New York Music Daily

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Mike Rimbaud: The Closest Thing to the Clash That NYC Has Right Now

Much like Ward White, Mike Rimbaud has quietly and methodically built a vast catalog of wickedly smart, catchy, relevant lyrical rock songs. Where White has drawn on janglerock, Americana, chamber pop and most recently, an artsy glam sound, Rimbaud looks back to new wave and punk, but also to reggae, and jazz, and Phil Ochs. White’s narratives are elusive to the extreme; Rimbaud’s are disarmingly direct, with a savagely spot-on political sensibility. A strong case could be made that no other New York artist represents this city’s defiantly populist past – or, one hopes, its future – more than Mike Rimbaud. He’s playing the album release show for his characteristically excoriating new one, Put That Dream in Your Pipe and Smoke It (streaming at Spotify) at Bowery Electric at 8:30 PM on Jan 15. Cover is eight bucks.

The album title alone is intriguing. Is it a pipe dream to think that we could create a world that improves on the current paradigm of speculators taking their profits private and passing all their losses off to an increasingly destitute public? Should we take Rimbaud’s suggestion as a challenge, as fuel for our imagination…or is he just throwing a cynical swipe at dashed hopes? Whichever the case, isn’t that what song lyrics should do: draw you in, keep your interest, maybe make you laugh a little, and think at the same time?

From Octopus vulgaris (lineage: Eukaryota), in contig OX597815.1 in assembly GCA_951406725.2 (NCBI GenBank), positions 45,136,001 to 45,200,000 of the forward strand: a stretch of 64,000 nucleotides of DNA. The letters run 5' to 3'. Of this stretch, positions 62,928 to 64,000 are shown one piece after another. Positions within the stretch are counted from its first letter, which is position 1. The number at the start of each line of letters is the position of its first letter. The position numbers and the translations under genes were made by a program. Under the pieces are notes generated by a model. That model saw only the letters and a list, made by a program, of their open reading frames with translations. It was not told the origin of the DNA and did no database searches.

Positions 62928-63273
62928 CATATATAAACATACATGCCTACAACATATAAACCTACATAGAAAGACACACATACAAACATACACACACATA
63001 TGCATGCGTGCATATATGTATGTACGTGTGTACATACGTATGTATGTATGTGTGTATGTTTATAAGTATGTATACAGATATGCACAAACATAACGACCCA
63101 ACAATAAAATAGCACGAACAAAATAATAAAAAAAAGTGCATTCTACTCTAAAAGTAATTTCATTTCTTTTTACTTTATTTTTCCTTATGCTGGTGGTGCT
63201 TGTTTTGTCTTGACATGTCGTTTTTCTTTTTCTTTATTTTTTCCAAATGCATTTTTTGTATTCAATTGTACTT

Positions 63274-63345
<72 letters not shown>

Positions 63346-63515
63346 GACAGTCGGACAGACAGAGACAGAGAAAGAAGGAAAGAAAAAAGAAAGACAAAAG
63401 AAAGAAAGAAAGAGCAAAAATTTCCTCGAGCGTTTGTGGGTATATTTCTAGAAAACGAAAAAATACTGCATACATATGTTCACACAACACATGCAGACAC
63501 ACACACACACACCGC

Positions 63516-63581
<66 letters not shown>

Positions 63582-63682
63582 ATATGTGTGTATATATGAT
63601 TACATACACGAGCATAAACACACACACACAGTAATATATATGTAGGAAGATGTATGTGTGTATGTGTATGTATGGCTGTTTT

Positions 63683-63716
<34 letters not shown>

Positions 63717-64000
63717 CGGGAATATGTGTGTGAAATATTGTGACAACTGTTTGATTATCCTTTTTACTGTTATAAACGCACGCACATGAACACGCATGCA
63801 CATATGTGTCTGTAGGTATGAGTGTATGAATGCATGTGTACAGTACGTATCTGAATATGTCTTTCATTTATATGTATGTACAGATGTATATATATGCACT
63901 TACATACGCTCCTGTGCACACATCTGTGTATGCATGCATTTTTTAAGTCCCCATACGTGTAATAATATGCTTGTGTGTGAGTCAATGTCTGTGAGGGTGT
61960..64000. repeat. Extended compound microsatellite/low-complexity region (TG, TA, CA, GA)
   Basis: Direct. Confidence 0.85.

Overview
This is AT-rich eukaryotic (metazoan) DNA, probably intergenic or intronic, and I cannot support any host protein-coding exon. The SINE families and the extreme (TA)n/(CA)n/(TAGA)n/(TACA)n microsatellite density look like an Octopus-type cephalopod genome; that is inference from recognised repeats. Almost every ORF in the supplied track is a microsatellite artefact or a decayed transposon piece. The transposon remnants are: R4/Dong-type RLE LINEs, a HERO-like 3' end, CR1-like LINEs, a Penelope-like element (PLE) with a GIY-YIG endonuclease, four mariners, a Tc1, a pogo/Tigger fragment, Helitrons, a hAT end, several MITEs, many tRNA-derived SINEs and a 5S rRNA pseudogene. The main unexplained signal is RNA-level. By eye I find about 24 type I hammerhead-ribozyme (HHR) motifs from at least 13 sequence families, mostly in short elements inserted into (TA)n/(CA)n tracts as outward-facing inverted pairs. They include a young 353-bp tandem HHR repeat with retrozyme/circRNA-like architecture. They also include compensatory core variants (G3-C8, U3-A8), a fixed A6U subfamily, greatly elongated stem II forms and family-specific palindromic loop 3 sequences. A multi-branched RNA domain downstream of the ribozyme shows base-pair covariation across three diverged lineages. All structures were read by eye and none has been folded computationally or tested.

The album opens with Frequent Flyer Subway Rider, a cruelly evocative narrative which will resonate with any New Yorker who shares Rimbaud’s feeling that we deserve a few free rides for all we’ve suffered with the trains over the years. Rimbaud plays all the guitars on the album, with Chris Fletcher on bass and Kevin Tooley on drums; Lee Feldman’s bluesy Rhodes piano perfectly matches Rimbaud’s gritty ambience here.

Friend is a snarling, reverbtoned new wave update on Highway 61 era Dylan, a slap at social media addicts that’s as funny as it is accurate: “Your BFF is only BS,” Rimbaud snickers. Likewise, Rimbaud takes a blackly amusing look at the all-too-real dangers of fracking in Shale ‘n’ Roll over brooding bolero-rock that wouldn’t be out of place on a Las Rubias Del Norte album, Marc Billon’s creepy electric piano matching Rimbaud’s watery menace.